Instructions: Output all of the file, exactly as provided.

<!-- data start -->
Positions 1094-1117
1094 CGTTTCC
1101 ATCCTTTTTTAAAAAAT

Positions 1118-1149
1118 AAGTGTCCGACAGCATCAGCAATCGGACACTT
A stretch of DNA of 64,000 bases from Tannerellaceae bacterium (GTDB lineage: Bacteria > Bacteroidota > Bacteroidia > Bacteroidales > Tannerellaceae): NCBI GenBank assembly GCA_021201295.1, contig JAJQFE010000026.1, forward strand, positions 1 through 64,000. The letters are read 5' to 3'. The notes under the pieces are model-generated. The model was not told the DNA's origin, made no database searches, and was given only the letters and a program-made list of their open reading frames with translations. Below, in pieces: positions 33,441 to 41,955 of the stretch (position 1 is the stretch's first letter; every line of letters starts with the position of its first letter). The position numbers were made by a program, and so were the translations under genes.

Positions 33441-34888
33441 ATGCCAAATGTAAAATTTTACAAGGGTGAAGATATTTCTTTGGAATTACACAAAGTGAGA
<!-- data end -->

Positions 1094-1117
1094 CGTTTCC
1101 ATCCTTTTTTAAAAAAT

Positions 1118-1149
1118 AAGTGTCCGACAGCATCAGCAATCGGACACTT
A stretch of DNA of 64,000 bases from Tannerellaceae bacterium (GTDB lineage: Bacteria > Bacteroidota > Bacteroidia > Bacteroidales > Tannerellaceae): NCBI GenBank assembly GCA_021201295.1, contig JAJQFE010000026.1, forward strand, positions 1 through 64,000. The letters are read 5' to 3'. The notes under the pieces are model-generated. The model was not told the DNA's origin, made no database searches, and was given only the letters and a program-made list of their open reading frames with translations. Below, in pieces: positions 33,441 to 41,955 of the stretch (position 1 is the stretch's first letter; every line of letters starts with the position of its first letter). The position numbers were made by a program, and so were the translations under genes.

Positions 33441-34888
33441 ATGCCAAATGTAAAATTTTACAAGGGTGAAGATATTTCTTTGGAATTACACAAAGTGAGA